A student-facing document that outlines the purpose and structure of the class. All syllabi accepted to the collection must 1) be associated with an already accepted collection item (such as an assignment), 2) include a schedule of topics to provide other instructors with sequencing information.
A discussion of a particular teaching practice offering practical advice from experienced instructors on a particular approach to engaging students. Teaching Papers must be associated with at least one student-facing collection item (such as an assignment).
A student activity consisting of structured drills and training modules that (usually) lead students through a sequence of steps.
Other Material Type
A generic label for any materials that don’t easily fit into the previous Material Types. Examples include Animations (VTech)/Visualizations/Applets, Videos, Games (VIM Adventures), and Online Tutors (Guo).
As outlined in the ACM and IEEE CS 2013 report:
Algorithms and Design
A unit within the Software Development Fundamentals (SDF) Knowledge Area (KA) that addresses the core concepts in the Algorithms and Complexity Knowledge Area, most notably in the Basic Analysis and Algorithmic Strategies knowledge units. Examples: analysis of efficiency, iterative vs. recursive approaches, recursive functions, divide and conquer, abstractions. Mostly found in materials from CS2 courses.
A unit within the Software Development Fundamentals (SDF) Knowledge Area (KA) that builds the foundation for core concepts in the Software Engineering Knowledge Area, most notably in the Software Processes, Software Design, and Software Evolution knowledge units. Examples: debugging techniques, defensive programming, unit testing, code reviews. Can be covered in both CS1 and CS2.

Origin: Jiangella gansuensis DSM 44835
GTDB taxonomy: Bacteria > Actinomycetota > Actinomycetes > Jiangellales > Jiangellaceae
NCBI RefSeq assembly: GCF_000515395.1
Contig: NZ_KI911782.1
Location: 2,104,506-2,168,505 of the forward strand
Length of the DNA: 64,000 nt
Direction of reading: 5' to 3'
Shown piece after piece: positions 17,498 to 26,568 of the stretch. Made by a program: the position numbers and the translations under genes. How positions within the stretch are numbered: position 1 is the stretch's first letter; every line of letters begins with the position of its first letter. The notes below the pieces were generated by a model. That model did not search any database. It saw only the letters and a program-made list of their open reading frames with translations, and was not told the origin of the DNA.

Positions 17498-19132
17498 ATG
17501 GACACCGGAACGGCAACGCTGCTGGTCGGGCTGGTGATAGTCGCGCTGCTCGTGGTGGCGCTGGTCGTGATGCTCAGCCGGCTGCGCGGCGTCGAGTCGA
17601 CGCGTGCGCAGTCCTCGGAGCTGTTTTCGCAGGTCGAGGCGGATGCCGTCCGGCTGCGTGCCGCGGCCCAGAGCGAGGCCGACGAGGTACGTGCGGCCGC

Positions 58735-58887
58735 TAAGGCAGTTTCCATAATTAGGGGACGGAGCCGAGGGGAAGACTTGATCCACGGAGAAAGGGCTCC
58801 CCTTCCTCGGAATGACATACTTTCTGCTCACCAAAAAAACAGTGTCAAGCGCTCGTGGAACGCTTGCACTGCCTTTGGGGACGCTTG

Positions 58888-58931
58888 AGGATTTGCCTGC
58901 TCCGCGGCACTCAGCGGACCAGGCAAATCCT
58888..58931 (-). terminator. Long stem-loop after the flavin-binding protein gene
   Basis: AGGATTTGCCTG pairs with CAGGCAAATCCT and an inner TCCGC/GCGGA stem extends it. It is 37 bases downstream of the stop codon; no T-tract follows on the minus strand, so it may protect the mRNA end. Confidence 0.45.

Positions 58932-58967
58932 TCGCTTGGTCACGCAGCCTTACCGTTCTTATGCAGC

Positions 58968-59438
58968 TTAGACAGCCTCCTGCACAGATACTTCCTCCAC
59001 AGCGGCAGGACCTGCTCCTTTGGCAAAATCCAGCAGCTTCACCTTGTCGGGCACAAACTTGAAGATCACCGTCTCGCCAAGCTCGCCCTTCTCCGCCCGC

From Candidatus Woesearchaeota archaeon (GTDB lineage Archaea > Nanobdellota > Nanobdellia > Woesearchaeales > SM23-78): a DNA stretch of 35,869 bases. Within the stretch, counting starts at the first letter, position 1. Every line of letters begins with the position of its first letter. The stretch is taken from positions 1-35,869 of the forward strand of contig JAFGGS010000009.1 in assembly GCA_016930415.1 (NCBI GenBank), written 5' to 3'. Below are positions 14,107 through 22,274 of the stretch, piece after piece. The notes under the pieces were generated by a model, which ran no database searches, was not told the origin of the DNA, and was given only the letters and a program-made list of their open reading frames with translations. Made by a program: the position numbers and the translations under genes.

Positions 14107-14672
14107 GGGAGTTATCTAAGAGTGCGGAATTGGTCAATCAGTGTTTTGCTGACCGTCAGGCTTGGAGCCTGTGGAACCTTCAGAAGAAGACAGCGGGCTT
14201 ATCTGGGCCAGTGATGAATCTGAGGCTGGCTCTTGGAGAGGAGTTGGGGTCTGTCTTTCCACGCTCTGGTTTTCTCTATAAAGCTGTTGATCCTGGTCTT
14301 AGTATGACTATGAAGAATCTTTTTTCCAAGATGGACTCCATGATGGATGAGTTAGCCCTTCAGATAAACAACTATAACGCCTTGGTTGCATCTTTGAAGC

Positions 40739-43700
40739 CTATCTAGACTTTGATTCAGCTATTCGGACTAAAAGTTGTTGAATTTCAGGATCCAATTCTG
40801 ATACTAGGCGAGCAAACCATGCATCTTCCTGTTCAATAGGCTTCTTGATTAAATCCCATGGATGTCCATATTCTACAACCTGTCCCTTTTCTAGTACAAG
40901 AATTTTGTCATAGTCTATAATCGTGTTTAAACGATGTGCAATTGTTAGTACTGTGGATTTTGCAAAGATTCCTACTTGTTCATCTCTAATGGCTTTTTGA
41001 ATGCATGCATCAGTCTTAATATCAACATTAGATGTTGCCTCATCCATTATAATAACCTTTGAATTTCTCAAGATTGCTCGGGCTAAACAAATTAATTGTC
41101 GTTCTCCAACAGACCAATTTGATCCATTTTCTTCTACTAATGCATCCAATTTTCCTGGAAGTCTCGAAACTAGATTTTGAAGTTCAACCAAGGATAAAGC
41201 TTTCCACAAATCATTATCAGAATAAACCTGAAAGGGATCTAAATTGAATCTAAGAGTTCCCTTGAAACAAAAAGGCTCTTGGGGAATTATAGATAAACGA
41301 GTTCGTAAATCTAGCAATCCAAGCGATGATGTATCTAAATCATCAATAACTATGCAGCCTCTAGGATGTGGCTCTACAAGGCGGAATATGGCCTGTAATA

Fundamental Data Structures
A unit within the Software Development Fundamentals (SDF) Knowledge Area (KA) that builds the foundation for core concepts in the Algorithms and Complexity Knowledge Area, most notably in the Fundamental Data Structures and Algorithms and Basic Computability and Complexity knowledge units. Examples include: linked list, stack, queue, tree, graph. Mostly found in materials from CS2 courses.
Fundamental Programming Concepts
A unit within the Software Development Fundamentals (SDF) Knowledge Area (KA) that builds the foundation for core concepts in the Programming Languages Knowledge Area, most notably in the paradigm-specific units: Object-Oriented Programming, Functional Programming, and Event-Driven & Reactive Programming. Core topics include data types, loops, conditional statements, methods, parameters. Mostly found in materials from CS1 courses.
None of the previous Knowledge Units apply.
Terms, concepts, and principles associated with the various Knowledge Units in computing (e.g., (such as variables, dynamic programming, Dijkstra's algorithm, and graphs). Accurately identifying the CS Topics is important in helping other instructors find your materials as it is one of the leading ways users search the site. NOTE: This is a finite list; additional topics may be added at the publication stage as requested.